The two premiers held a 45-minute one-to-one meeting before beginning talks with their delegations.The Chinese leadership was "extremely forthcoming in assuring its unprecedented support to Pakistan for its national cause and security" and discussed all subjects of mutual interest with Gilani, the report said.Gilani described Pakistan-China relations and friendship as "unique"."China supported Pakistan's cause on its own accord," Gilani said with reference to the Sino-US strategic dialogue where the Chinese told the US that Pakistan should be helped and its national honour respected.Gilani said China has asked the US to improve its relations with Pakistan, keeping in view the present scenario.


It was also agreed that both countries will formulate a long-term joint energy mechanism for electricity generation in Pakistan through various means, including nuclear energy.


Wen announced that the Chinese leadership will send a special envoy to Islamabad to express solidarity with Pakistan at this "crucial period in its history". [/b]Pakistan has turned to China, its "all weather friend", for support in the face of reports that US lawmakers are pressing for cuts in aid.


China has agreed to provide Pakistan 50 new JF-17 Thunder multi-role jets under a co-production agreement, The News reported. It is likely that these planes will be supplied by June next year. The two countries are also discussing the supply of Chinese J-20 stealth jets and Xiaolong/FC-1 multi-purpose light fighter aircraft to Pakistan.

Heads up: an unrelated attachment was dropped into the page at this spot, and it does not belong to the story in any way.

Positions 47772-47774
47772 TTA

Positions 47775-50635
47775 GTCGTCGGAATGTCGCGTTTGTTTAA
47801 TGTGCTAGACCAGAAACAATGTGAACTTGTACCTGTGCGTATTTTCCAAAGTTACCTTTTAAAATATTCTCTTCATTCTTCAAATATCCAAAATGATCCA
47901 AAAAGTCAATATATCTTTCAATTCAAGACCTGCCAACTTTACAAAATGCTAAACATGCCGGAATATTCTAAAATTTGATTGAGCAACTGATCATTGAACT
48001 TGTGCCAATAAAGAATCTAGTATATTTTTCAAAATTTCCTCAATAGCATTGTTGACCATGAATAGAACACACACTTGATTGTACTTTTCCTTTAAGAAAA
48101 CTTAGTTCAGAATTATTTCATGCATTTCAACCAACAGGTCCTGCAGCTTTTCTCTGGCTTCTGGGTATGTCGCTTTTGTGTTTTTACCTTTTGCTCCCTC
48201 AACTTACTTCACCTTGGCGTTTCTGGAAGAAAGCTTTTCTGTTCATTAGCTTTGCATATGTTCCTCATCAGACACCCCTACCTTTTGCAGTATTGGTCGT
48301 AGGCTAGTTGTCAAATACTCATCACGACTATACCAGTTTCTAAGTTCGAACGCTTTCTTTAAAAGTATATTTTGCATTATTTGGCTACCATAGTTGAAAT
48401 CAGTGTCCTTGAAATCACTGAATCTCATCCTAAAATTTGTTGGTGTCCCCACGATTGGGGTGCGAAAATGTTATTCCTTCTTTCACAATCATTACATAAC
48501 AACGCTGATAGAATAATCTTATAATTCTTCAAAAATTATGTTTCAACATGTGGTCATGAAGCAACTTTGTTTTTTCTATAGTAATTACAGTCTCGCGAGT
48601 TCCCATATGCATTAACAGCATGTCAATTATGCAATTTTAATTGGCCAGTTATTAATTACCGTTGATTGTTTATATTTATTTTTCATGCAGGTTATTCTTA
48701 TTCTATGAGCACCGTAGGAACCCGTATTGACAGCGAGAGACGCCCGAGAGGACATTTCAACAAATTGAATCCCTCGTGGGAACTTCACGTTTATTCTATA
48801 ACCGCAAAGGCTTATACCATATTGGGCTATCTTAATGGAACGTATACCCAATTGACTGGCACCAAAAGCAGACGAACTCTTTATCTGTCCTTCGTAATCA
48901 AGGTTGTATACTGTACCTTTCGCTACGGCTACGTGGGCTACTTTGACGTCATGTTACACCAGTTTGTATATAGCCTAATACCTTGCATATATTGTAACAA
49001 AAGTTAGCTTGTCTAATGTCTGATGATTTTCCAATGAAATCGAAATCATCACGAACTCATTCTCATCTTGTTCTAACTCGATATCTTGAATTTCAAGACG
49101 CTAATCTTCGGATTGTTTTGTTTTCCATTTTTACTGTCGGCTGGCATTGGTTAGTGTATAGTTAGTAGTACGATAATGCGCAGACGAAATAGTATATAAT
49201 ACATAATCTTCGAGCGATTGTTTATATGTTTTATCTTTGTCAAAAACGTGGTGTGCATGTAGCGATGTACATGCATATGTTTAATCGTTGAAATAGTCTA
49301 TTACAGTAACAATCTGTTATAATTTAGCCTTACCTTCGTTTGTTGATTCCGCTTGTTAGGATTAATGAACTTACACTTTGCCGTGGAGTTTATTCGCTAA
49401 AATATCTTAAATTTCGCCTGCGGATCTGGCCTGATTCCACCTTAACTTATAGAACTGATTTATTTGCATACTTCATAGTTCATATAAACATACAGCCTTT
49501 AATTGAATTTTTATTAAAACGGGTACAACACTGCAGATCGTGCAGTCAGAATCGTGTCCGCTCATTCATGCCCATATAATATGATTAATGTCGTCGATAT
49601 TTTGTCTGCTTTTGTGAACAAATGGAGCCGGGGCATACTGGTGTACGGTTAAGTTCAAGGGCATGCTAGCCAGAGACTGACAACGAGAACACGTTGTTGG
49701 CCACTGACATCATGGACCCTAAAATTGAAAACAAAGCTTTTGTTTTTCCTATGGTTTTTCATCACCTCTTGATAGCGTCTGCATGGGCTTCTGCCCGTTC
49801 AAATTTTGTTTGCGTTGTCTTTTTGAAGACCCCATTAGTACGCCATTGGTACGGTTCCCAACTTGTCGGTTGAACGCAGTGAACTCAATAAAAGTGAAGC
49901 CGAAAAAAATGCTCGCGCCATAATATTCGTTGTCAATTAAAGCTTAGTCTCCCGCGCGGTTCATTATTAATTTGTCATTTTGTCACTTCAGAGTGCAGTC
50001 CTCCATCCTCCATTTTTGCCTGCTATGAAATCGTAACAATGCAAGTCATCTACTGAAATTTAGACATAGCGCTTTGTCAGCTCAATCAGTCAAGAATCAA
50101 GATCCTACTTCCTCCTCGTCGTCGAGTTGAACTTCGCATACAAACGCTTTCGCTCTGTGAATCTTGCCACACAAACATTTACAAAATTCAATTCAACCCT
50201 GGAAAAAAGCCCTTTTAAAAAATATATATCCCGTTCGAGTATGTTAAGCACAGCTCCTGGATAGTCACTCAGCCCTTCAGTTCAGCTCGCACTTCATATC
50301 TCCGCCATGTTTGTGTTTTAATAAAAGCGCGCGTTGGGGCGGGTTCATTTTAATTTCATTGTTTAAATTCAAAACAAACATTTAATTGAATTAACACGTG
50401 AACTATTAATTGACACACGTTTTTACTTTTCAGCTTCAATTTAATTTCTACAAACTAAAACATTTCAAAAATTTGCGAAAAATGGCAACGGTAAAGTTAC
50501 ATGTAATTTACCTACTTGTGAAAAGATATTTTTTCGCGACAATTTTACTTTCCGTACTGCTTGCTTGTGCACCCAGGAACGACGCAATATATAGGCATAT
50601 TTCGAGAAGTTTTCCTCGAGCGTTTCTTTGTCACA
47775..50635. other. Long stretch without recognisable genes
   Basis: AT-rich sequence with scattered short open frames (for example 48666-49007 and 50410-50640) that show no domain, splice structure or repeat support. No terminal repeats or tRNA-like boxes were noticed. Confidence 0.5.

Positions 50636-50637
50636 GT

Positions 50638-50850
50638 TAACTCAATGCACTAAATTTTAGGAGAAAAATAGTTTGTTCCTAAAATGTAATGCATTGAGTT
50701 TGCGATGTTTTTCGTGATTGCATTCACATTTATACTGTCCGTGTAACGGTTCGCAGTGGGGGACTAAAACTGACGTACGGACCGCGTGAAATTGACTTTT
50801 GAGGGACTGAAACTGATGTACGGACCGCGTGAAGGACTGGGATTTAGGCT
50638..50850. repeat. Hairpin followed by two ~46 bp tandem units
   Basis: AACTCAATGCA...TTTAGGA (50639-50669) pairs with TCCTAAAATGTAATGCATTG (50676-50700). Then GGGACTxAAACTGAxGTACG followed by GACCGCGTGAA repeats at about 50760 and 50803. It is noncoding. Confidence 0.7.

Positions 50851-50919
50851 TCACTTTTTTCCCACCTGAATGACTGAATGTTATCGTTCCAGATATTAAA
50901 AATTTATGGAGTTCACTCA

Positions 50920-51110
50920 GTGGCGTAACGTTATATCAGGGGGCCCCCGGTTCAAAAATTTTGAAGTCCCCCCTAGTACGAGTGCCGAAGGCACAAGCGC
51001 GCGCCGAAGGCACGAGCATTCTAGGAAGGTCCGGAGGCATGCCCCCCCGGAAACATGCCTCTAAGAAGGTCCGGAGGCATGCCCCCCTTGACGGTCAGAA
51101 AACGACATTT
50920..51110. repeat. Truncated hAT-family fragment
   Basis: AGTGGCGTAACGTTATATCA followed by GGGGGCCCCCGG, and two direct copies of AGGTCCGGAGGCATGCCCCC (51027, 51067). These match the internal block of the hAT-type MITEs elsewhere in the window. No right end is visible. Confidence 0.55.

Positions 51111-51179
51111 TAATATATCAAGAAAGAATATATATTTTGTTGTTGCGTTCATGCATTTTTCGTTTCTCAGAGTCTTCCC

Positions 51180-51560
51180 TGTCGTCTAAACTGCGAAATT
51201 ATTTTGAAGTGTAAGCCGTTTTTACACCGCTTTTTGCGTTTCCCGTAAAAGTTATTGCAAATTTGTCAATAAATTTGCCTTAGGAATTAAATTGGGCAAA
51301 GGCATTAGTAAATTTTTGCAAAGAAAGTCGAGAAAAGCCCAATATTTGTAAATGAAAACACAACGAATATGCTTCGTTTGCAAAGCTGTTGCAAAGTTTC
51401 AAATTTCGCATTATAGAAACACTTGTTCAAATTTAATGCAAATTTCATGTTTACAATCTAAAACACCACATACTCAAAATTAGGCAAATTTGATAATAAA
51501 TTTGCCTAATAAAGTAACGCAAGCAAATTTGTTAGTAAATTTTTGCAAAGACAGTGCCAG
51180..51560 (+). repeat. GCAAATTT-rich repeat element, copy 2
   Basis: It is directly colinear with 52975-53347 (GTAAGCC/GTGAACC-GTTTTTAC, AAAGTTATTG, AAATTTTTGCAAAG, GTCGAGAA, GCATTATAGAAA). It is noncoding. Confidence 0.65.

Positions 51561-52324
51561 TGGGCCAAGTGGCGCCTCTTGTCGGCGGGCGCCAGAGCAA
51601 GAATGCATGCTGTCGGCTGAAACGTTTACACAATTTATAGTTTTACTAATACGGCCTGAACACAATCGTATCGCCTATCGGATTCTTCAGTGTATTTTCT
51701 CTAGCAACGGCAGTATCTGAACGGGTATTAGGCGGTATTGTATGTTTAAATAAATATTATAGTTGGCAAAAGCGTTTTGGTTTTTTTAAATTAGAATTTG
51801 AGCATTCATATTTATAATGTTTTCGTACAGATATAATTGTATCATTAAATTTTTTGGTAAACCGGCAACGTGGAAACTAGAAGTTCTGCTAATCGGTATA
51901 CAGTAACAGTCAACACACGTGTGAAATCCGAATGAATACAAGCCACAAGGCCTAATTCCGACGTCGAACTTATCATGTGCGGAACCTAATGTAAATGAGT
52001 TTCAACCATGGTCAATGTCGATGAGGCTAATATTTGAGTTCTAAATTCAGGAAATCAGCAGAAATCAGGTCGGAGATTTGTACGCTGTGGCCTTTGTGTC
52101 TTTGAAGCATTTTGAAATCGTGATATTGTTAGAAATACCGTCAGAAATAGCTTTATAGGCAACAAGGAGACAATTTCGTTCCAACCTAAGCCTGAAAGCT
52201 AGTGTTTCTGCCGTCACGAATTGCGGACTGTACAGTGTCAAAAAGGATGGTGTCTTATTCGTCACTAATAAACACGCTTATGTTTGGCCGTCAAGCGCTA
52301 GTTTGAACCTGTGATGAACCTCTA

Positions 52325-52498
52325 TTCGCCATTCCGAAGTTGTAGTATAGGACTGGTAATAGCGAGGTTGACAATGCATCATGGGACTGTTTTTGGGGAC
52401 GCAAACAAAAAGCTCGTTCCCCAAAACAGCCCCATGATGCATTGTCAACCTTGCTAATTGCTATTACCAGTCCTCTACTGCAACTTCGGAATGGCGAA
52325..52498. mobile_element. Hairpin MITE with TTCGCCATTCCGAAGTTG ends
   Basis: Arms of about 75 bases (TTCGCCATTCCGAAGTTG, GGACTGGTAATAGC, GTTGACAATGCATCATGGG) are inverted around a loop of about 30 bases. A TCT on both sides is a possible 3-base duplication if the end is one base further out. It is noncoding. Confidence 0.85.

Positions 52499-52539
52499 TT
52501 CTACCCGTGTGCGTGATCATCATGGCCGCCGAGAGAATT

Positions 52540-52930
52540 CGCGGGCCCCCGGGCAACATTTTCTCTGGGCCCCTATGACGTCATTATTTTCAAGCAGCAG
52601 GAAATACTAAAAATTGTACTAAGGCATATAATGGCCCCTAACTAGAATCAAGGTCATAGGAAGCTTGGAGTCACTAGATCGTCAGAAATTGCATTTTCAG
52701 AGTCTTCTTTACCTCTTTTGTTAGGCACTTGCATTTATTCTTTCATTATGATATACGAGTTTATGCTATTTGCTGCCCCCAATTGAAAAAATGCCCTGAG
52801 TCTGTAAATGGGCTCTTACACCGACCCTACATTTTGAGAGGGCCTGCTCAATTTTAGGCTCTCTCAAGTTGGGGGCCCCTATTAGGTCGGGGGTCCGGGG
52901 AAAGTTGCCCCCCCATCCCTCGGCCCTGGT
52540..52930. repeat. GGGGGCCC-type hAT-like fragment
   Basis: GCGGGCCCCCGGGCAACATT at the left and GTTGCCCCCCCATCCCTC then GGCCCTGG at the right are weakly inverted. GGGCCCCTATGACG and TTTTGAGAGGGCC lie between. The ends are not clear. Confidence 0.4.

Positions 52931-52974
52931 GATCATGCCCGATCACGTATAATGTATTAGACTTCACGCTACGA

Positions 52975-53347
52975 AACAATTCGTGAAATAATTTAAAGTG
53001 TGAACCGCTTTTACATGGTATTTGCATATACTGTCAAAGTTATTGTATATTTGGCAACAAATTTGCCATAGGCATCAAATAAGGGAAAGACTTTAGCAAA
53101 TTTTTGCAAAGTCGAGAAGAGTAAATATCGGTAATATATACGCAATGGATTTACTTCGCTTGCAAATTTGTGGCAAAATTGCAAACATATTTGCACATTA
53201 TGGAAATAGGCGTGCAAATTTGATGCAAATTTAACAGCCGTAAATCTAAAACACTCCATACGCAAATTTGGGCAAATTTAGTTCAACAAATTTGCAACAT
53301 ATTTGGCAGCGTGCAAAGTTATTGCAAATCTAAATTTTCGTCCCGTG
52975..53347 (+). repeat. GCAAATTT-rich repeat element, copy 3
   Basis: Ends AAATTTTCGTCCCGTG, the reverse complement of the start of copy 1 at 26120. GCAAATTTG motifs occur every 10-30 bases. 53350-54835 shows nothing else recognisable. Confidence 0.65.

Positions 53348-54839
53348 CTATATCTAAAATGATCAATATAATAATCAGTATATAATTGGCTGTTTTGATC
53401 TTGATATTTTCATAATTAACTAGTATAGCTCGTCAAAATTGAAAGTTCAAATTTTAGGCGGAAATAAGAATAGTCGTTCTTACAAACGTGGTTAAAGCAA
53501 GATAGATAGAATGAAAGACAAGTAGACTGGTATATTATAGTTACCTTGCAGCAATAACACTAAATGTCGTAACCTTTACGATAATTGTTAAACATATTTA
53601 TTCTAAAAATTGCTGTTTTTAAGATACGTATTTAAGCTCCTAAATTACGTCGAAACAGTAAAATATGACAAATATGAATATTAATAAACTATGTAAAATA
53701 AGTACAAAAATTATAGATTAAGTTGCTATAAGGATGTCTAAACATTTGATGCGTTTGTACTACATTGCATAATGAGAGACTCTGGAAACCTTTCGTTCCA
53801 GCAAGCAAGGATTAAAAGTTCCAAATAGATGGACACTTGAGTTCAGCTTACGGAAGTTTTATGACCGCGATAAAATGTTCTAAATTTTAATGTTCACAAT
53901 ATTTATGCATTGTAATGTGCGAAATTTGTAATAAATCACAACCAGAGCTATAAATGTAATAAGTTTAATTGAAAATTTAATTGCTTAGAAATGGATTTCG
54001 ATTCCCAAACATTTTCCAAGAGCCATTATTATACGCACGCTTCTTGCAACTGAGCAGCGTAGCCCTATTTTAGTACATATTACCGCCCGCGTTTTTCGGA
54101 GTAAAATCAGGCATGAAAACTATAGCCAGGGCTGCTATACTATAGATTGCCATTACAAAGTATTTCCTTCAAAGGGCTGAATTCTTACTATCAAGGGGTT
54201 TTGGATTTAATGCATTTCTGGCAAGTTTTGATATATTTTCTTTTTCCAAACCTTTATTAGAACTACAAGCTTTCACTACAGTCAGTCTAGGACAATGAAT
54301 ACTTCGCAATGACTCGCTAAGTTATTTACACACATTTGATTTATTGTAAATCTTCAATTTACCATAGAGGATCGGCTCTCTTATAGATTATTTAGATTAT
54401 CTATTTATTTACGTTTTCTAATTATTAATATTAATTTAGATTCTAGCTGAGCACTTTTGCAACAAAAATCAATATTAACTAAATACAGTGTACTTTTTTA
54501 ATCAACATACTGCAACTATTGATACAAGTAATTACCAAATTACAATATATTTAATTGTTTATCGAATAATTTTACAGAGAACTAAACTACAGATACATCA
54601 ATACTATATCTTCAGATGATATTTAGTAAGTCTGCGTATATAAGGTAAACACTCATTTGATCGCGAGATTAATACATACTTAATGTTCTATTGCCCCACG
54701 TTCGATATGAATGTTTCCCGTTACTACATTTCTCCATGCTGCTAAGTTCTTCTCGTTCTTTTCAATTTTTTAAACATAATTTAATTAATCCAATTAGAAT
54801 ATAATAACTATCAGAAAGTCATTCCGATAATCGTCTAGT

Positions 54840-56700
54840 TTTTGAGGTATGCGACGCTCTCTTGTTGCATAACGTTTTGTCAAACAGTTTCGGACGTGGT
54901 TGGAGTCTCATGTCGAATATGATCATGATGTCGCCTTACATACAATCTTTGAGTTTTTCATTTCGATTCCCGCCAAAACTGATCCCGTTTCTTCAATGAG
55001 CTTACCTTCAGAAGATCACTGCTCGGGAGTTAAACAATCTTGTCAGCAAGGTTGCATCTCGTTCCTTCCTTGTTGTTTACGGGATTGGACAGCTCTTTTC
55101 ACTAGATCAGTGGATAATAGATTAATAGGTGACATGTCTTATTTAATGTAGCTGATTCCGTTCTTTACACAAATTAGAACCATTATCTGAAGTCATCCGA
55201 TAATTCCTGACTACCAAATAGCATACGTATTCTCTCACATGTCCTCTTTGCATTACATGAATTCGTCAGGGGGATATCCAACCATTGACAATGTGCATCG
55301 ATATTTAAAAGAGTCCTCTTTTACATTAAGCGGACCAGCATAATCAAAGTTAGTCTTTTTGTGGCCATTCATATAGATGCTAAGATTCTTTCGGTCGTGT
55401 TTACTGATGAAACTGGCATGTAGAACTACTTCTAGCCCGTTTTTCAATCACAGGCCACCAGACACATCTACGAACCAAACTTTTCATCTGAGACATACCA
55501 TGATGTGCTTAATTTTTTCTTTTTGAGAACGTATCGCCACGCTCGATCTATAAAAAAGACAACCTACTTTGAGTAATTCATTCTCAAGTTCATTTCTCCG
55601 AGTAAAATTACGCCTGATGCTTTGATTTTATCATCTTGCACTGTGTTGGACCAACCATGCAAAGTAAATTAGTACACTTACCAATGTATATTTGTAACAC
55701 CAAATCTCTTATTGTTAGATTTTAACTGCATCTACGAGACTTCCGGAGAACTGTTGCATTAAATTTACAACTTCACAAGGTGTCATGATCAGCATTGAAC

China will also launch a satellite for Pakistan on August 14. The satellite will supply "multifarious data" to Pakistan, the report said.Prime Minister Gilani said both sides had agreed to increase defence cooperation and China had assured Pakistan of help in enhancing the capacity of its armed forces.

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Re: Terrorist Islamic Republic of Pakistan (TSP): May 8, 201

Postby shiv » 19 May 2011 15:28


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Re: Terrorist Islamic Republic of Pakistan (TSP): May 8, 201

Postby Lalmohan » 19 May 2011 15:53

thats an india centric statement at best and a salwar shiver in general

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Re: Terrorist Islamic Republic of Pakistan (TSP): May 8, 201

Postby Ambar » 19 May 2011 16:01

Utter rubbish! China loves its money way more than its "love" for the Pakis. In case of an all out India-Pak war, China wouldn't wage a war against India let alone go to war with the US to save Pak. With over 66% of chinese economy dependent on exports, they have to be utterly stupid to throw it all away for a 2-bit wh0re. If anything, they'll continue to arm pakis to the teeth through their ding-dong missiles (painted in metallic green ofcourse!) and bandars and nothing else.

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Re: Terrorist Islamic Republic of Pakistan (TSP): May 8, 201

Postby Samudragupta » 19 May 2011 16:10

shiv wrote:

Hot air


Pakistan expecting an war????An invasion against whom it cannot hold on??? Or it is preparing for some offensive????but who...US/India/Iran/AQ??

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Re: Terrorist Islamic Republic of Pakistan (TSP): May 8, 201

Postby SSridhar » 19 May 2011 16:35

Johann wrote:S Sridhar,

A couple of thoughts in response to your piece.

- The LeT is a very long way from getting to the position where it might act independently from the PA brass.